A geofence is defined by a latitude, a longitude and a radius. It’s a circular area at a specific location that an app can use to trigger particular behaviors when a device enters, exits or stays for a certain amount of time within geofence boundaries.

You’re going to build a geofence that behaves this way right now. To build your geofence, add the following method to ReminderRepository.kt:

private fun buildGeofence(reminder: Reminder): Geofence? {
  val latitude = reminder.latLng?.latitude
  val longitude = reminder.latLng?.longitude
  val radius = reminder.radius

  if (latitude != null && longitude != null && radius != null) {
    return Geofence.Builder()
        // 1
        // 2
        // 3
        // 4

  return null

Take a look at the Geofence.Builder code in your new method:

  1. RequestId: This id uniquely identifies the geofence within your app. You obtain this from the reminder model.
  2. latitude, longitude and radius: You also get these from the reminder model at the top of the new method.
  3. TransitionType: To trigger an event when the user enters the geofence, use GEOFENCE_TRANSITION_ENTER. Other options are GEOFENCE_TRANSITION_EXIT and GEOFENCE_TRANSITION_DWELL. You can learn more about transition options here.
  4. ExpirationDuration: Use NEVER_EXPIRE so this geofence will exist until the user removes it. The other option is to enter a duration (ms) after which the geofence will expire.

Building the Geofence Request

Add this method in ReminderRepository.kt to build the request:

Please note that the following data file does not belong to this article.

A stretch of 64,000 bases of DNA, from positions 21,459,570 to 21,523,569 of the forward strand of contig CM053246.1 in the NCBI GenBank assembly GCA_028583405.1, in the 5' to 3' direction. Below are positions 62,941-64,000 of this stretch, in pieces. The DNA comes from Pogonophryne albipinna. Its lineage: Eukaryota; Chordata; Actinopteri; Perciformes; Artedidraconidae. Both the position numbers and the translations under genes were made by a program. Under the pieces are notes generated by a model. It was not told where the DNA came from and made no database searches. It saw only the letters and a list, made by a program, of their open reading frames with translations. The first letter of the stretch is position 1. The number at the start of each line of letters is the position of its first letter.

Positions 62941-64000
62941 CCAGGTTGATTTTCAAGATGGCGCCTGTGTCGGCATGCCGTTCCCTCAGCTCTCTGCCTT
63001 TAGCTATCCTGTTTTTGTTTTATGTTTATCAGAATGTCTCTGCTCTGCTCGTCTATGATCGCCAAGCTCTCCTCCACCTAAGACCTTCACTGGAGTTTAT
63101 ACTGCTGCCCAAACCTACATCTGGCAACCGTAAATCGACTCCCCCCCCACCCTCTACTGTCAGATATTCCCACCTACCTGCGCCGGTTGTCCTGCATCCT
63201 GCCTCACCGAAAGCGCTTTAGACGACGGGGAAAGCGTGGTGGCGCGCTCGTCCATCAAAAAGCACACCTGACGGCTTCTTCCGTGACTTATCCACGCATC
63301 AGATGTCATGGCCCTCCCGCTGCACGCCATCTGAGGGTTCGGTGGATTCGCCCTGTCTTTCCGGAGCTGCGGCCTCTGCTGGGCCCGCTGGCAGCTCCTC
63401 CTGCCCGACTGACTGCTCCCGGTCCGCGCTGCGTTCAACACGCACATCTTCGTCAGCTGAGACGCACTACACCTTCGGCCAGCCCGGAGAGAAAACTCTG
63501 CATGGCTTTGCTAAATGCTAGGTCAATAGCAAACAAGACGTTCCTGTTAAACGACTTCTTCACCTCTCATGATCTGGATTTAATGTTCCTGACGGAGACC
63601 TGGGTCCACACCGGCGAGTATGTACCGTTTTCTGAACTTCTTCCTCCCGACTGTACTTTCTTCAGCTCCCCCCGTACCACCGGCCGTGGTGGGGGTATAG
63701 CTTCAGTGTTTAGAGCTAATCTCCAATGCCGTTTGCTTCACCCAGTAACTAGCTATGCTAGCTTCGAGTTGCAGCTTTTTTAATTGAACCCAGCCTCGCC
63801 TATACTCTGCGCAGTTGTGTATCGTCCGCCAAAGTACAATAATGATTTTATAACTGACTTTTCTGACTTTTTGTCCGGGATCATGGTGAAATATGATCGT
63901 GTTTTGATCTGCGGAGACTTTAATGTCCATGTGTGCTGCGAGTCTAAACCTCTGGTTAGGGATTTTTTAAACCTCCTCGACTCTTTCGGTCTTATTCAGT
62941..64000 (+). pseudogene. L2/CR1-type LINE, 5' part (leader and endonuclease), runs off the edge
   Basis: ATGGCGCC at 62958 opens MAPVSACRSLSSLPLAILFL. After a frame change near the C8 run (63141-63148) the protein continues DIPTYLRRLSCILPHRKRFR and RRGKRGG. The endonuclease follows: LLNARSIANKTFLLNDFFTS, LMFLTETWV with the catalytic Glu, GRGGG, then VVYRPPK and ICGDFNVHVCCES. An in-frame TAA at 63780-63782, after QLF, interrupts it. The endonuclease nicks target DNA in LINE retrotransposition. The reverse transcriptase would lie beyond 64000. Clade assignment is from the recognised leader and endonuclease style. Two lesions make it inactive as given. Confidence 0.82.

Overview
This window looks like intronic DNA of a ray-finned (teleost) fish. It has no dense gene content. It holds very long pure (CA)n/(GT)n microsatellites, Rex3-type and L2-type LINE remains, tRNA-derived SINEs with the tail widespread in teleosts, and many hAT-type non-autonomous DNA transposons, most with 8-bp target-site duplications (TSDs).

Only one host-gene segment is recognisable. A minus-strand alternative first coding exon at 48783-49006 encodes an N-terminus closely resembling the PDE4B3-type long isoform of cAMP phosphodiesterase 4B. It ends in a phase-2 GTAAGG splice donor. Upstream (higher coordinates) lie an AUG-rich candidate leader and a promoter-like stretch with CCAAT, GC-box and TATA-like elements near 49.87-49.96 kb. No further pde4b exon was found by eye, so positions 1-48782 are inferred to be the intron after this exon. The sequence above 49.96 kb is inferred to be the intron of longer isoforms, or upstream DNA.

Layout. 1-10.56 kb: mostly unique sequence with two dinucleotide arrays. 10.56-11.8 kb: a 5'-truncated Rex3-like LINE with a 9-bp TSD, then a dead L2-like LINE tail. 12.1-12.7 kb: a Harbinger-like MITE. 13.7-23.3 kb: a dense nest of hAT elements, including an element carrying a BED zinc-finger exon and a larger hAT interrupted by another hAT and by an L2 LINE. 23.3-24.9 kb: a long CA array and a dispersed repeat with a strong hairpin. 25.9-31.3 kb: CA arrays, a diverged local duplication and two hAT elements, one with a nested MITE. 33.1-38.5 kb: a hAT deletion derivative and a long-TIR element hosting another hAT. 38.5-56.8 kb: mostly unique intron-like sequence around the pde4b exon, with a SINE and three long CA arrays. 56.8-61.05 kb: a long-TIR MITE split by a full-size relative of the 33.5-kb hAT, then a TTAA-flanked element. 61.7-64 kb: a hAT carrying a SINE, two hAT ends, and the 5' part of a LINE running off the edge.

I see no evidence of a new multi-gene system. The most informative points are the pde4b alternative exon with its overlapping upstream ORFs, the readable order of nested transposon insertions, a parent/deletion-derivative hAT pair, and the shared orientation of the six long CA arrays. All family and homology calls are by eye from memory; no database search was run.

private fun buildGeofencingRequest(geofence: Geofence): GeofencingRequest {
  return GeofencingRequest.Builder()

You use setInitialTrigger() to set the desired behavior at the moment the geofences are added. Setting the value to 0 indicates that you don’t want to trigger a GEOFENCE_TRANSITION_ENTER event if the device is already inside the geofence that you’ve just added.

You also use addGeofences() to add your geofence to the request.

Building the Geofence Pending Intent

Next, add this lazy property:

private val geofencePendingIntent: PendingIntent by lazy {
  val intent = Intent(context,

Here you’re creating a PendingIntent. A PendingIntent is similar to a normal Intent, except rather than happening immediately it will happen sometime in the future. Think of it as a promise to a friend that you’ll do something for them later.

In this case, when the GEOFENCE_TRANSITION_ENTER event is triggered, it’ll launch GeofenceTransitionsJobIntentService to handle the event. This service will be explained later.

Checking for Errors

There might be times where it’s not possible to add a geofence — when you are trying to add the 101st geofence, for example. Review the error strings below to see some of the more common issues that can arise when working with geofences. It is good practice to check for these errors and let the user know (or at least log the error).

Open strings.xml and add the following strings:

<string name="geofence_unknown_error">
  Unknown error: the Geofence service is not available now.
<string name="geofence_not_available">
  Geofence service is not available now. Go to Settings>Location>Mode and choose High accuracy.
<string name="geofence_too_many_geofences">
  Your app has registered too many geofences.